It was painful to see how slow I had become again, to feel my hips wobbling when I ran instead of being squared up in a full-blown sprint. My coordination had changed, and I needed to realign my mind and body to be proficient. A life goal of mine had always been to play women's volleyball, and I wouldn't start community college full-time until I had met all the legal requirements and had reached a point where I was decently satisfied with my athletic ability.

After four years of being out of high school and two years on hormones, it was about time for my body to be exposed to the collegiate sports in which I had longed to participate. I was sadly mistaken at how acclimated my body was to collegiate conditions. My lungs had returned as one of my biggest enemies, giving me close calls from having asthma attacks.

I couldn't afford any form of surgery, so I felt ashamed and bad having to constantly "tuck" to participate with the other girls, which brought on a whole new level of pain I had never experienced. I used a spandex onesie, which didn't allow my body to sweat properly, and I frequently found myself overheating and showing signs of early heat stroke during the autumn matches in the 90-plus degree weather.

My body wasn't used to the harsh conditioning and the constant running. It had become extremely fragile from having close to zero testosterone in my body, far less than the other girls who were competing on my team with me. Every injury stuck with me until the very end of season. I had many conversations with my coach about my body and having no idea how to deal with the stresses of collegiate sports, since I have never had a women's body in a competitive sport before. It was like opening Pandora's Box and watching everything slowly fall apart.

As if my body and mind weren't already a hurdle, coming out to my team and finding friends my first year was extremely challenging.

My coach had gathered the whole team together in a conference room. I sat silently at the head of the table opposite my coach and had him tell the team that I'm transgender. I felt anxious and could feel my whole body shaking and sweating as I was afraid the team would not accept me. Everyone turned to me and stared right after my coach spilled the beans.

"I'd happily answer any questions if anyone has them," I said. I never received any questions the rest of the season.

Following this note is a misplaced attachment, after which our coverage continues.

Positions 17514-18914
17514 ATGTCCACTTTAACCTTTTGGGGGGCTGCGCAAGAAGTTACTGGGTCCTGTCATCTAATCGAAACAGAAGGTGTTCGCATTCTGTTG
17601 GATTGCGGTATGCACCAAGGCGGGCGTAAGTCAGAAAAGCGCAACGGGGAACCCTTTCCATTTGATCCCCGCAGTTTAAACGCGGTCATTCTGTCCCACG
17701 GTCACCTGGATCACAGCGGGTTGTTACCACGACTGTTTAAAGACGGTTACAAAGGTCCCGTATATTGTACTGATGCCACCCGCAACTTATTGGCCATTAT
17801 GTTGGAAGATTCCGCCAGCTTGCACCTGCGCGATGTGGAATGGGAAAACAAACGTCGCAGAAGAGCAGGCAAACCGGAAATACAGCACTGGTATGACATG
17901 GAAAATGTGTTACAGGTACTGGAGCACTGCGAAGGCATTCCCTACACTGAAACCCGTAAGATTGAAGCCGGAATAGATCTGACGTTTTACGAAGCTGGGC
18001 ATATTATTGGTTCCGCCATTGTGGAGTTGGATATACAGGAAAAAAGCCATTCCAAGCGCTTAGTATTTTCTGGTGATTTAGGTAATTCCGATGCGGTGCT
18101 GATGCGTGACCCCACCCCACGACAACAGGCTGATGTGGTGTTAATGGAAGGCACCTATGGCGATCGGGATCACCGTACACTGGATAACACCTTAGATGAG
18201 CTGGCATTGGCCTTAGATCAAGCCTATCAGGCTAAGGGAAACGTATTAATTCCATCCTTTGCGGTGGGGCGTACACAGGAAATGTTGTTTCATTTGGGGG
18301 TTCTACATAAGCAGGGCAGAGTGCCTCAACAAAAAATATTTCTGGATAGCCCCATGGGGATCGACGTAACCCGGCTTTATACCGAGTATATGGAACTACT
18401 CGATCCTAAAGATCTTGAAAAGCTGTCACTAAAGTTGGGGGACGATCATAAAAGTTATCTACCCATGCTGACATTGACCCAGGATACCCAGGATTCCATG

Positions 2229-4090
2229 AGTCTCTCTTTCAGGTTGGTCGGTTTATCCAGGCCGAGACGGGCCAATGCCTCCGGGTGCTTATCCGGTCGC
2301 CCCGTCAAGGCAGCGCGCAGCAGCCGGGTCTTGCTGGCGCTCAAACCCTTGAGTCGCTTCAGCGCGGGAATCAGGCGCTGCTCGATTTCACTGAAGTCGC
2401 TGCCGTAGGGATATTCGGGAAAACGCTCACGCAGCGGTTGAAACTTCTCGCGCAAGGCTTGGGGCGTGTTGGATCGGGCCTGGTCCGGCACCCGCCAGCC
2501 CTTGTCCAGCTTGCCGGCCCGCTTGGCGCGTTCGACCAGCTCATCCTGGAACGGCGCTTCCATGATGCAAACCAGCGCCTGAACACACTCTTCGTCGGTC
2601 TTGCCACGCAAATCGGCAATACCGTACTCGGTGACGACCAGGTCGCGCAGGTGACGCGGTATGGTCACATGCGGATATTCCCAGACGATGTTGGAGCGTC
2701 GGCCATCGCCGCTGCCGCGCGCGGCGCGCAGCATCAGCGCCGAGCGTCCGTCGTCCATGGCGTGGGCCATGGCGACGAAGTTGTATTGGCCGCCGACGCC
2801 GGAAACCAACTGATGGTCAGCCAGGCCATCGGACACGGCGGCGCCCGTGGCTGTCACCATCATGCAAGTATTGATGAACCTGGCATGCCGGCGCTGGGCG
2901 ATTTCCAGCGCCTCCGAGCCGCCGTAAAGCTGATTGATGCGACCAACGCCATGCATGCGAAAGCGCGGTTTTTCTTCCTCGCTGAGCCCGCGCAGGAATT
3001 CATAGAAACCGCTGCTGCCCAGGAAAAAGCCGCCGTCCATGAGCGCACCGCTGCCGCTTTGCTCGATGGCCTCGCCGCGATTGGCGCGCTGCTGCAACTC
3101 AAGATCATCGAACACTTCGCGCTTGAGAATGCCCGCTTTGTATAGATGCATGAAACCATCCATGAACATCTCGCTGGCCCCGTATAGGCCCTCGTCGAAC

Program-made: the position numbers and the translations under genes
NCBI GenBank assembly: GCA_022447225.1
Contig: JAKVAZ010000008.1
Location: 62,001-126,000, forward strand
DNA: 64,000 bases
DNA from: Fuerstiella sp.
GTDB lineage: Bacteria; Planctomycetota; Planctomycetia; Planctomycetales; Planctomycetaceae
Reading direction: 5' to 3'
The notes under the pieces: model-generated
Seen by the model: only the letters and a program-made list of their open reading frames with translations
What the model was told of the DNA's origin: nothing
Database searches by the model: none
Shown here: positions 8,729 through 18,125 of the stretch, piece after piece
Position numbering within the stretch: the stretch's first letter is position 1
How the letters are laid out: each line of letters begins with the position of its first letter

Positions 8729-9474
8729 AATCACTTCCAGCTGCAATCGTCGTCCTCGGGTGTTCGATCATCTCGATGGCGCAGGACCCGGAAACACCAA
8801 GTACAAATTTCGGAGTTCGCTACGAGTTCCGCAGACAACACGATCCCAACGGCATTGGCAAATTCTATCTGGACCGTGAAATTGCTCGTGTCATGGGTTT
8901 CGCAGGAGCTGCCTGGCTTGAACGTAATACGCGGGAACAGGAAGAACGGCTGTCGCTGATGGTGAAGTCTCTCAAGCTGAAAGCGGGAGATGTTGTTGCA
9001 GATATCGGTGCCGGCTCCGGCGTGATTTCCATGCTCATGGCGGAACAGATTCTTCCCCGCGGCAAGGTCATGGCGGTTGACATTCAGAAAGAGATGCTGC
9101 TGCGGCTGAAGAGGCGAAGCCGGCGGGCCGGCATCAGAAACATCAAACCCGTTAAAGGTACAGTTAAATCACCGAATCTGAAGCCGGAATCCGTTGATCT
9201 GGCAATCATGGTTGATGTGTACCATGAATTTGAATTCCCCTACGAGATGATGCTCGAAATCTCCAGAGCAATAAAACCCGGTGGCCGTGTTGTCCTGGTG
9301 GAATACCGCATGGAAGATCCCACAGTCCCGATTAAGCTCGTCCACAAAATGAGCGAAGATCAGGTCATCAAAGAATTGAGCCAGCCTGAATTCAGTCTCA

My experiences in men's volleyball in high school were generally void of close bonds with my fellow athletes. I never felt the need. On the women's team I did find the need - strong bonds were key for the team to succeed. However, feeling socially lost between the cliques that had formed earlier in my first season, I didn't feel close to anyone on the team. It was stressful for me, never having been exposed to such a social situation before.

Throughout the season I felt my coach was the closest person to me on the team, having accepted me almost immediately and constantly encouraging me to keep playing and do my best to help our school win. He's become very close to me, and I hope we are friends for a very long time.

Following my first indoor season our team participated in the inaugural season of beach volleyball. It presented its own challenges, having less players on the court and having to move through sand, though my knees took much less of a beating. My teammates and I began to bond during beach and I felt for the first time that I was a welcomed part of women's athletics.

Still, my body was wreaking havoc on my mind and ability to stay calm and cool in games. My coordination was better, footwork needed a lot of improvement, and my arms had become weaker but no longer hurt. My body had reached a point where I wasn't superior to my fellow athletes, despite being told constantly that I have a physical advantage.

I'm still last on the track, still last to make it through running bleachers - hormones haven't changed the playing field as far as my body is concerned. I'm still constantly practicing on my own to keep up with the others, running on weekends for four to six hours again, doing my best to make sure that I can compete with others. Having less testosterone has actually made it more difficult for me to recover from athletic events as well as build up muscle. That doesn't mean I don't give my best effort to try to beat them whenever I can - Sports are competition, after all.

Even after losing a match and having the other team try to humiliate us, sports are also about picking ourselves up and doing our best to make sure next time we'll give them hell. That motivates me every day.

I guess that's what makes me an athlete.

Chloe Psyche Anderson can be found on Facebook. You can also reach her via email at chloe.p.anderson92@gmail.com.

Story edited by Cyd Zeigler. Photo above courtesy of the Orange County Register.